We had the good fortune of connecting with Connor Chee and we’ve shared our conversation below.
Hi Connor, how do you think about risk?
I think about risk constantly! There are two main ways I think about it. First, I think of the risks I take (or don’t take) that will affect my career path and life in a broad sense. I consider the risks of accepting or rejecting new projects, new performance opportunities, or new collaborations, among other things. I’ve been in situations where declining an opportunity risks losing future collaborations with that person or organization. At the same time, if I accept it, I might risk spreading myself too thin with jobs I’ve already accepted, and the quality of my music or performance might suffer on all fronts. I always weigh the pros and cons, but my intuition plays a huge role in how I approach the risks.
The second way I think about risk is on a much smaller scale, usually in my artistic choices. I might have a particularly difficult approach to a certain passage I’m performing, as opposed to a “safer” but less compelling artistic choice. When composing music for commissions or for films, I might risk pursuing a musical idea that runs counter to what the director or collaborator asked for. They might end up loving it, and come back to me for future projects. Or, they might hate it, and I’ll have to redo everything! Either way, risks can dramatically alter your future. Some risks might seem like they come with a small reward at the time, but the rippling effects can bring you to new successes you might have otherwise missed.
Alright, so let’s move onto what keeps you busy professionally?
Well I started playing piano when I was 6 years old. I started my career as a performer, but eventually found myself also composing and recording original music. It has certainly been a difficult path to where I am today, and it wouldn’t have been possible without the support and guidance of my family, friends, and teachers.
I started composing somewhat by accident. I am Native American (Navajo) and after finishing my master’s degree, I planned to go home and write down some of the traditional songs that my grandfather would sing to help preserve it. These songs are traditionally passed down orally and not written, so I had hoped to approach it as a preservation project. However, as I listened to my grandfather sing, I realized that this music did not fit neatly into the standard music notation. Instead, I started composing piano pieces based on elements of the music he sang–using fragments of melodies, structures, and rhythms to breathe life into these original compositions. Eventually, I recorded these pieces and released it as an album. Since then, composing has become a big part of my career!
In addition to performing and composing music, I hope to inspire Indigenous youth that might want to pursue a career in music. When I was growing up wanting to learn piano, I didn’t know of any Native American pianists that I could look up to. I often doubted that I could ever succeed in a career as a pianist, and there were those that told me I couldn’t simply because of where I came from. Indigenous youth face many challenges today, and I hope to show them that these challenges can be overcome, and they can achieve anything they set their mind to!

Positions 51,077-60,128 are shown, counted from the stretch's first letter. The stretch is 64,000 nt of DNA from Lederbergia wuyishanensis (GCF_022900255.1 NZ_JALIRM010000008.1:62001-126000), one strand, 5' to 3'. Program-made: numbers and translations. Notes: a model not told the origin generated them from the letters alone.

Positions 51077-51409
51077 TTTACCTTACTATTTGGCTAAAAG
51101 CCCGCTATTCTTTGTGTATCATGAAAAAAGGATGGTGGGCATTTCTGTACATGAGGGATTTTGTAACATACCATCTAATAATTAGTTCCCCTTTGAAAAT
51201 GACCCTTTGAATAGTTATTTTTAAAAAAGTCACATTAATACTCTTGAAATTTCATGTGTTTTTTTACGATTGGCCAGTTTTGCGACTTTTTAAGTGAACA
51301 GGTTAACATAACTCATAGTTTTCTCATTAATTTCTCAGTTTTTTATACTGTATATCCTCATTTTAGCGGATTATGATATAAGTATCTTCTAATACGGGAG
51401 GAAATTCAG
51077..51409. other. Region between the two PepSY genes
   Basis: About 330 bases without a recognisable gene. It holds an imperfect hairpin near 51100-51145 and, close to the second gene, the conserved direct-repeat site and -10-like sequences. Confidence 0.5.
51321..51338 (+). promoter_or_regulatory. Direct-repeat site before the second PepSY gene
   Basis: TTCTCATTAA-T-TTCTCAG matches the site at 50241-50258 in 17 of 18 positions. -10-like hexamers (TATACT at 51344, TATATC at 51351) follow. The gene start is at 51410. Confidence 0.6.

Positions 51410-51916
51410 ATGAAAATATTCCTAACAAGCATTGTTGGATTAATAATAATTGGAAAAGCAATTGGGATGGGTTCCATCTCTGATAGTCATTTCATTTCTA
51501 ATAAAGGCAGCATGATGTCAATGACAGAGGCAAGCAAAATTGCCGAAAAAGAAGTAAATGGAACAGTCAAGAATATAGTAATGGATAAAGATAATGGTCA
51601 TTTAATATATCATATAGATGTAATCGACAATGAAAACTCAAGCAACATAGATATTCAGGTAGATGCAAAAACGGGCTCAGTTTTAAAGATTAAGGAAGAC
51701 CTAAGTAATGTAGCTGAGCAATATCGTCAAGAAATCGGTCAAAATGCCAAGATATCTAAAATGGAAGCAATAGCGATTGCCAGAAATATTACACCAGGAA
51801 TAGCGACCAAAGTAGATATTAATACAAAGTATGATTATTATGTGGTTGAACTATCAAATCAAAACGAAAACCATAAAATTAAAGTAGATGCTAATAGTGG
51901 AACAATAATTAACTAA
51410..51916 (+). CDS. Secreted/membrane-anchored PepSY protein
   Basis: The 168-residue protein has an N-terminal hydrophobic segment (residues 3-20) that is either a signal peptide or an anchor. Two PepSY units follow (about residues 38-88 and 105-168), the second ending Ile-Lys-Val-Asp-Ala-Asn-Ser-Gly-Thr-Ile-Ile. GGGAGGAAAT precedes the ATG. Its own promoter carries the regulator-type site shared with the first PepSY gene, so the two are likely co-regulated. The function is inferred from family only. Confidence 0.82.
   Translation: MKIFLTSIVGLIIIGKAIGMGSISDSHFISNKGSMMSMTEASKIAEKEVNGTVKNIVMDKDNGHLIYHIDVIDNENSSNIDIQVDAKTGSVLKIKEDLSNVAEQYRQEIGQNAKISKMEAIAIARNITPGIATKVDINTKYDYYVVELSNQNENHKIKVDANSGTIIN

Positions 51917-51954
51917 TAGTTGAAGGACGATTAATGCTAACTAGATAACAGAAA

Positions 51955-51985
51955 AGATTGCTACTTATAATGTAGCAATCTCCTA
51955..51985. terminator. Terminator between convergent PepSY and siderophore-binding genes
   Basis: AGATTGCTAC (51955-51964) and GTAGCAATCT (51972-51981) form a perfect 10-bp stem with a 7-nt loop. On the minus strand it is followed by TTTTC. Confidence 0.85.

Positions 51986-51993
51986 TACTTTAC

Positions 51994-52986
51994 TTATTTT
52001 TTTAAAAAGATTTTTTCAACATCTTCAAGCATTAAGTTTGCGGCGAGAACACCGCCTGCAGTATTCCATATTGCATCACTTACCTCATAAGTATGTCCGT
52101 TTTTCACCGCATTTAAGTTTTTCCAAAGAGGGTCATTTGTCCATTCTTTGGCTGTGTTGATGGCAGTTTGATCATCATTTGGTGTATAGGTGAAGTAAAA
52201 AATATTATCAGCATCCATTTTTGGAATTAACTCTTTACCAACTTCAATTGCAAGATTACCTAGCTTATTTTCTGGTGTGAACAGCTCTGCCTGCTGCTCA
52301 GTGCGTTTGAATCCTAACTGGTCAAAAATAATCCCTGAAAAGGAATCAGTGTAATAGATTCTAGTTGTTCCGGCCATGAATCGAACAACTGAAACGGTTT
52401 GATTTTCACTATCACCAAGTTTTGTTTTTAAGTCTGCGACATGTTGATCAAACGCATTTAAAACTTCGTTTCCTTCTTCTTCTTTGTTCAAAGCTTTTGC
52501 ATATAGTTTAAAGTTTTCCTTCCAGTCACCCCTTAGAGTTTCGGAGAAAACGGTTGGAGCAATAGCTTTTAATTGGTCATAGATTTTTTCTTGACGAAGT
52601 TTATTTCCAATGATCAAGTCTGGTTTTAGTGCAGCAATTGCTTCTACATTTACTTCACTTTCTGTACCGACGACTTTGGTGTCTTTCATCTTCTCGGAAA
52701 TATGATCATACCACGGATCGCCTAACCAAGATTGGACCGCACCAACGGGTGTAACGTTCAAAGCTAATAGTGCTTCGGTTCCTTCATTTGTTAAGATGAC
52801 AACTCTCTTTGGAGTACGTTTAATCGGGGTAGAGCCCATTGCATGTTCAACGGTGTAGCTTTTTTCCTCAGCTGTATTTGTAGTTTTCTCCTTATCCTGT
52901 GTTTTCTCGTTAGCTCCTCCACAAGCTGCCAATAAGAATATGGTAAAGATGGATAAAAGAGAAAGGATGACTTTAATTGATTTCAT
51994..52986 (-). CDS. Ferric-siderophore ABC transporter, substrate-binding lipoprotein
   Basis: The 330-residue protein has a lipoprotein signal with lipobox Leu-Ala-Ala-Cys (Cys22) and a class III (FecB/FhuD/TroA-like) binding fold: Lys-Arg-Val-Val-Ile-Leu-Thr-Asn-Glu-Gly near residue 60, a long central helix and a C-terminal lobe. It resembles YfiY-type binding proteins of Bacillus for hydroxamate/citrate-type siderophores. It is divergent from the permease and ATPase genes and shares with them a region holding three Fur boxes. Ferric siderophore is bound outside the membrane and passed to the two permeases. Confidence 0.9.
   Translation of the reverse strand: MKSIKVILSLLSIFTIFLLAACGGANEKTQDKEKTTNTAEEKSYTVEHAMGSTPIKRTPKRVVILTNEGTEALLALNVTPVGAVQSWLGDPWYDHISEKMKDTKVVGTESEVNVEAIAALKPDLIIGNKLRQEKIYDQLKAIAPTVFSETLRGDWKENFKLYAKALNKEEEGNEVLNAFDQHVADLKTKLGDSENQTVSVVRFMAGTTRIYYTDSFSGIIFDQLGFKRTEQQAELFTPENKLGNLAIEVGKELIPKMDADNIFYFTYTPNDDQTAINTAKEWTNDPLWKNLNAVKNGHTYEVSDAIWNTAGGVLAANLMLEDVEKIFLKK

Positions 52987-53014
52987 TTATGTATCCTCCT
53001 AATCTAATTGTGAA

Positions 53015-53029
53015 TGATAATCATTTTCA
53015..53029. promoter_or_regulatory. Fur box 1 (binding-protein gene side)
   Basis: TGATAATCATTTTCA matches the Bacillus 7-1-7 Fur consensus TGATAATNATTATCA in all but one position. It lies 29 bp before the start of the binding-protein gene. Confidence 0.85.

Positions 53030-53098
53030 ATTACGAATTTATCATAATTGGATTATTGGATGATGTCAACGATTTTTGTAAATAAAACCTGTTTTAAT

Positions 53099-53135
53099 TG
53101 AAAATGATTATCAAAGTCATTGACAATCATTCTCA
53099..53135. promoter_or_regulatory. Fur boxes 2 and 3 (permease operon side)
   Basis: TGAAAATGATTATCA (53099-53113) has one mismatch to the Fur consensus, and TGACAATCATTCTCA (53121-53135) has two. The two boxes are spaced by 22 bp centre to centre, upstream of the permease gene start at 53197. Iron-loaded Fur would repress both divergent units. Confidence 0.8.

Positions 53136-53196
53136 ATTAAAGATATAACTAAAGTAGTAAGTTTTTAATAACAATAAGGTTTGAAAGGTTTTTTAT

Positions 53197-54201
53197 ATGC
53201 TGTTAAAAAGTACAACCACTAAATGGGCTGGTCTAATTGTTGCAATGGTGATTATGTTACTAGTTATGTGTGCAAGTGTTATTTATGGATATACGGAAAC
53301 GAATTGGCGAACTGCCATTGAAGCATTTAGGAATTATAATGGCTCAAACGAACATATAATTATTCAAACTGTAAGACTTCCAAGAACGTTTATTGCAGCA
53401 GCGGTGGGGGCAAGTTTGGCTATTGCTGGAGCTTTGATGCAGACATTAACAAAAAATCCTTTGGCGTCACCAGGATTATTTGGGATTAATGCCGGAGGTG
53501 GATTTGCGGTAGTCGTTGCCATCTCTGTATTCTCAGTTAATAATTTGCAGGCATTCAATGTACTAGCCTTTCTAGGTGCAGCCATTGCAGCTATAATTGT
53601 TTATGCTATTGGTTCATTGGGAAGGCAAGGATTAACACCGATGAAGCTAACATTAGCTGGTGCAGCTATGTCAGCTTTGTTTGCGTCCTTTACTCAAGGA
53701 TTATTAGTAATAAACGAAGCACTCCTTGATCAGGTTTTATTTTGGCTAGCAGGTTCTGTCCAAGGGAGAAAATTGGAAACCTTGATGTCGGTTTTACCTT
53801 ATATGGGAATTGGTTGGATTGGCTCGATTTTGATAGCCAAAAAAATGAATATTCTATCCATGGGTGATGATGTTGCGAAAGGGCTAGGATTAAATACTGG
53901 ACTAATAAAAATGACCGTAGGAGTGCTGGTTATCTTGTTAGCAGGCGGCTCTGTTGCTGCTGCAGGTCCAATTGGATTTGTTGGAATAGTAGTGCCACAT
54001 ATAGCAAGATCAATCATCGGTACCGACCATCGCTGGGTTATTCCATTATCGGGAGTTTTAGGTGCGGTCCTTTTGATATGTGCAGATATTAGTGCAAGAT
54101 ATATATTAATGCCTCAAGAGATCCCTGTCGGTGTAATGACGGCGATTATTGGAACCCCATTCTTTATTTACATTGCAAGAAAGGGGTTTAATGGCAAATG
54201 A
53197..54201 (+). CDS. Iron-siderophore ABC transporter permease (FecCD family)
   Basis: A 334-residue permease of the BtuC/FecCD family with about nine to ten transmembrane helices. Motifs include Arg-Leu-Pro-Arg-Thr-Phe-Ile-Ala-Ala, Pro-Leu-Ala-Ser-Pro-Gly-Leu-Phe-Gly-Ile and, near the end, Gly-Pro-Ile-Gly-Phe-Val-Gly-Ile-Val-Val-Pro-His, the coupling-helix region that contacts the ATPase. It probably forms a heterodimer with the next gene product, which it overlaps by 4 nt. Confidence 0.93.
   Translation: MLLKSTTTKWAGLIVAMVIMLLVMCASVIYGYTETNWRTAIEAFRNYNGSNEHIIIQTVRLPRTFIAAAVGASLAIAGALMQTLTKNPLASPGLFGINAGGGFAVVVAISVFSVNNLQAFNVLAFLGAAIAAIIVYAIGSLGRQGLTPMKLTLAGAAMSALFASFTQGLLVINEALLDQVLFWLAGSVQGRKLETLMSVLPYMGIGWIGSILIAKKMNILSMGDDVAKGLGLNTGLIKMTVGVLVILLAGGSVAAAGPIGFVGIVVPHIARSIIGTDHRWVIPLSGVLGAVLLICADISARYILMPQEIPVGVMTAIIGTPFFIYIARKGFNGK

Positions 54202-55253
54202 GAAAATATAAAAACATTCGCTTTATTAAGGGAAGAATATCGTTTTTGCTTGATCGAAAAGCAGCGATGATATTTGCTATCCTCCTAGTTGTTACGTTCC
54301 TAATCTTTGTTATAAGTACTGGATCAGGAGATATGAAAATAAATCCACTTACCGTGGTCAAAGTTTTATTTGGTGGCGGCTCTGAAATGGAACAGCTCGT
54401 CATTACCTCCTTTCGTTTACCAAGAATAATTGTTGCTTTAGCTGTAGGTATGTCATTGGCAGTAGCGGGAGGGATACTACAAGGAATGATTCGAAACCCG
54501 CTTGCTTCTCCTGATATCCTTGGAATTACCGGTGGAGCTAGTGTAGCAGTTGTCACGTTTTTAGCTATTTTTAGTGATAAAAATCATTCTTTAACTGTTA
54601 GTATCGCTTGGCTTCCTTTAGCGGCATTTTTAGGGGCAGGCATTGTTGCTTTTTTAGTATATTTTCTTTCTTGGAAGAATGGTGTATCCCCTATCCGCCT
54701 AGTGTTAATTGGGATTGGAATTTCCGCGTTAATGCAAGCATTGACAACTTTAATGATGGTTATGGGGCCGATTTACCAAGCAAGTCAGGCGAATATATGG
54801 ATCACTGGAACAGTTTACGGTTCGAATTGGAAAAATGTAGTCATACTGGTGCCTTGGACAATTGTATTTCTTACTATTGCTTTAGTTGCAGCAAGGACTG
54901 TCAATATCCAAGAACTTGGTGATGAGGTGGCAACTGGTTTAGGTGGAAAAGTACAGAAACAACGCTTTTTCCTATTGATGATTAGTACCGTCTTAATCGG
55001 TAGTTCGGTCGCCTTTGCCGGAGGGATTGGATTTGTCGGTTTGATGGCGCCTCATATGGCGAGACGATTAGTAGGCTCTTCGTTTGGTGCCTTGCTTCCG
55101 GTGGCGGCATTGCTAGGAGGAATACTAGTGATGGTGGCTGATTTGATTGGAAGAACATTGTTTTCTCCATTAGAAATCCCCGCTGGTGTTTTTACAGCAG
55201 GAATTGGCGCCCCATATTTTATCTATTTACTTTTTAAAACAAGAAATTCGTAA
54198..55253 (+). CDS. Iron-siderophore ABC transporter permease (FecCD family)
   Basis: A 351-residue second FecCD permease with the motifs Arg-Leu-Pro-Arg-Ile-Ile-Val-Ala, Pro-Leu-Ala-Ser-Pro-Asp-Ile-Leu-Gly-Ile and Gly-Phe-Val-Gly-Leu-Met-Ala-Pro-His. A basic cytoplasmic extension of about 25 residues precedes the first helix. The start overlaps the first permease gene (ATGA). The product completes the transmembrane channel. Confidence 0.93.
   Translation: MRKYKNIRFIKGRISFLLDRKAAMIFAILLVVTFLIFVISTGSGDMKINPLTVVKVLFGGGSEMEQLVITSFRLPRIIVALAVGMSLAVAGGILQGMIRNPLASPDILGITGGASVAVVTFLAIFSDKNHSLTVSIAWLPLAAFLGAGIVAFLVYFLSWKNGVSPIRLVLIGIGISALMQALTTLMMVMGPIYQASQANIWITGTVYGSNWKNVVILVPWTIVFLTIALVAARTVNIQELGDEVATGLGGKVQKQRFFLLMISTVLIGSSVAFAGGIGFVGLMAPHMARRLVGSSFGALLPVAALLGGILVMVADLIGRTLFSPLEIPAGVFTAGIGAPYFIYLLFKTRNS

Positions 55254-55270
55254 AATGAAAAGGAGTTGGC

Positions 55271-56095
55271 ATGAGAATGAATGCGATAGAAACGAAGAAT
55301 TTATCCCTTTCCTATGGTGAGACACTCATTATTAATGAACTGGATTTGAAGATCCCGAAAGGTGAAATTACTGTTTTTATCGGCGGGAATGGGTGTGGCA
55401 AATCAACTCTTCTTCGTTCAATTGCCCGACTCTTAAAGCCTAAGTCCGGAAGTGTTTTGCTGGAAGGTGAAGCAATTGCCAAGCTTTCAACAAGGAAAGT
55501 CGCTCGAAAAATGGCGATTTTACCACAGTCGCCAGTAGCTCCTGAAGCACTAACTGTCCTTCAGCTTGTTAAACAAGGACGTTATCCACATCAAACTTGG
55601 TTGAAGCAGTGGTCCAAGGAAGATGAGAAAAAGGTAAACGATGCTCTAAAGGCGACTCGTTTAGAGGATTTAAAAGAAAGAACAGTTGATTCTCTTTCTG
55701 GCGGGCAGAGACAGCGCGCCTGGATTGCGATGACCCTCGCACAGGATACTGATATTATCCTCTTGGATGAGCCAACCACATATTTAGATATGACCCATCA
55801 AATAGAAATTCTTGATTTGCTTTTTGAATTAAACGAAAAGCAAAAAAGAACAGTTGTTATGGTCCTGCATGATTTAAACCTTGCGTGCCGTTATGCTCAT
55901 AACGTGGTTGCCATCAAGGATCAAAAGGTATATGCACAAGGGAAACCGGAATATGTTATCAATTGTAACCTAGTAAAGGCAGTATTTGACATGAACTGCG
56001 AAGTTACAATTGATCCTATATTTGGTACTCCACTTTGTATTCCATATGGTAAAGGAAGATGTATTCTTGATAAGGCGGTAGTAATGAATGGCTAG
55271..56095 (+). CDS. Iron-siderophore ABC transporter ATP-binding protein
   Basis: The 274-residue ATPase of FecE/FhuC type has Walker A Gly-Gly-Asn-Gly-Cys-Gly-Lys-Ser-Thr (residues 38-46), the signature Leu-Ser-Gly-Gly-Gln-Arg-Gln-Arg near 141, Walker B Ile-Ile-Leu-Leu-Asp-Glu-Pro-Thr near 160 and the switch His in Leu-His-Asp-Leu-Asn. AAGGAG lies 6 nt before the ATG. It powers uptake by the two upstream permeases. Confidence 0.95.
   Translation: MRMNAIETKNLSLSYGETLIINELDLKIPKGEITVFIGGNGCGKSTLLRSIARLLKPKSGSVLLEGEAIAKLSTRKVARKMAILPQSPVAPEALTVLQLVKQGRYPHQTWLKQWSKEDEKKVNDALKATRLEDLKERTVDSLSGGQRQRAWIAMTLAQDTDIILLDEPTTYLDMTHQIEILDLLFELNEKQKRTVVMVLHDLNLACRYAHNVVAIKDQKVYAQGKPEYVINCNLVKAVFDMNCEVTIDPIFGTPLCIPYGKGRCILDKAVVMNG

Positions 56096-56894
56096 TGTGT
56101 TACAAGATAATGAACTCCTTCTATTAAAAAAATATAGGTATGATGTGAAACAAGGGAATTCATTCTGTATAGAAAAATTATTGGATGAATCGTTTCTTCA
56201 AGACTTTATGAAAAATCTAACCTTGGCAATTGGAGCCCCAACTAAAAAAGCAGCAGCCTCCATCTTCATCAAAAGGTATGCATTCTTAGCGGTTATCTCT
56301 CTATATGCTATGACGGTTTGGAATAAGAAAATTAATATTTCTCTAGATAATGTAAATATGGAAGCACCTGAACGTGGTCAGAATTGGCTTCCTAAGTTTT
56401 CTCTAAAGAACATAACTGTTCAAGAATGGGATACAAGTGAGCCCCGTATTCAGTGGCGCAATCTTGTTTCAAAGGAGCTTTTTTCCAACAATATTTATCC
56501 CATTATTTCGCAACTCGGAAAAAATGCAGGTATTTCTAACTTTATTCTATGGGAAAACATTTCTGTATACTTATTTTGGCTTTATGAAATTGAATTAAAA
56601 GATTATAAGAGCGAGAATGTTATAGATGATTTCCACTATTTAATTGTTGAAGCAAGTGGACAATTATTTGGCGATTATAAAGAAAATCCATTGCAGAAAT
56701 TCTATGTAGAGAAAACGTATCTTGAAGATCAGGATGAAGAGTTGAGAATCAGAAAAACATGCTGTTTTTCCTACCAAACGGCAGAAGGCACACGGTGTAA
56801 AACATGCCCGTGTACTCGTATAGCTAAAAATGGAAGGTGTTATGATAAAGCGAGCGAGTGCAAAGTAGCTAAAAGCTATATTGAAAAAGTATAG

Any places to eat or things to do that you can share with our readers? If they have a friend visiting town, what are some spots they could take them to?
Here in the greater Phoenix area, there are a ton of places I love to go. I definitely always recommend checking out the Musical Instrument Museum–whether or not you are a musician! The first time I went, it surpassed all of my expectations. I also love spending time on the Salt River. Whenever friends visit during the summer, I take them tubing down the river. The landscape is absolutely stunning, and if you’re lucky, you can see the wild horses and plenty of other wildlife. There are also tons of beautiful places to hike around here–just make sure to stay hydrated and bring PLENTY of water.
Downtown Phoenix has a great nightlife. Plenty of places to get good food and drinks. One of my favorite spots is Cobra Arcade Bar. You can grab drinks with friends and play their huge variety of old-school arcade games!
And although its a few hours drive from Phoenix, you definitely have to see the Grand Canyon while you’re in Arizona. I mean, it’s the Grand Canyon. Gotta see it at least once in your lifetime.
Shoutout is all about shouting out others who you feel deserve additional recognition and exposure. Who would you like to shoutout?
I want to shoutout my best friend Mary Beth Crandall! She is by my side through everything, both in my career and my personal life. She lifts me up when I feel defeated, and takes care of so much behind the scenes to make sure my performances run smoothly. I couldn’t do it without her! I also want to shoutout my good friend Mikey Junior. His help with my music videos and promotion has been invaluable. He is a super talented filmmaker and has been a great friend since we took piano lessons together as kids! And last but not least, I want to shoutout my parents, Tex and Mary, for giving me every opportunity to pursue my dreams. I owe them everything!